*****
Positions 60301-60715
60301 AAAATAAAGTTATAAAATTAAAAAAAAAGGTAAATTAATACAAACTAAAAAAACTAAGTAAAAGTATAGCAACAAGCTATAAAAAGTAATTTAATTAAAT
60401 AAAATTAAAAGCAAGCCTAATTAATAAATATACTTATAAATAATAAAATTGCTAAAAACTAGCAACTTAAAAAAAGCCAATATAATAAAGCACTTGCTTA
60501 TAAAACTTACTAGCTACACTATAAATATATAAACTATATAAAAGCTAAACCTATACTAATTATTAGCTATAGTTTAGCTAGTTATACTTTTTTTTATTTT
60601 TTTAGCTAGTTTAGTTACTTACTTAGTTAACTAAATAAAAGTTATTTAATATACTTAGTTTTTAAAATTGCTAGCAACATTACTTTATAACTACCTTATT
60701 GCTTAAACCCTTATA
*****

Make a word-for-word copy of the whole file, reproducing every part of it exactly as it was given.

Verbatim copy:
Positions 60301-60715
60301 AAAATAAAGTTATAAAATTAAAAAAAAAGGTAAATTAATACAAACTAAAAAAACTAAGTAAAAGTATAGCAACAAGCTATAAAAAGTAATTTAATTAAAT
60401 AAAATTAAAAGCAAGCCTAATTAATAAATATACTTATAAATAATAAAATTGCTAAAAACTAGCAACTTAAAAAAAGCCAATATAATAAAGCACTTGCTTA
60501 TAAAACTTACTAGCTACACTATAAATATATAAACTATATAAAAGCTAAACCTATACTAATTATTAGCTATAGTTTAGCTAGTTATACTTTTTTTTATTTT
60601 TTTAGCTAGTTTAGTTACTTACTTAGTTAACTAAATAAAAGTTATTTAATATACTTAGTTTTTAAAATTGCTAGCAACATTACTTTATAACTACCTTATT
60701 GCTTAAACCCTTATA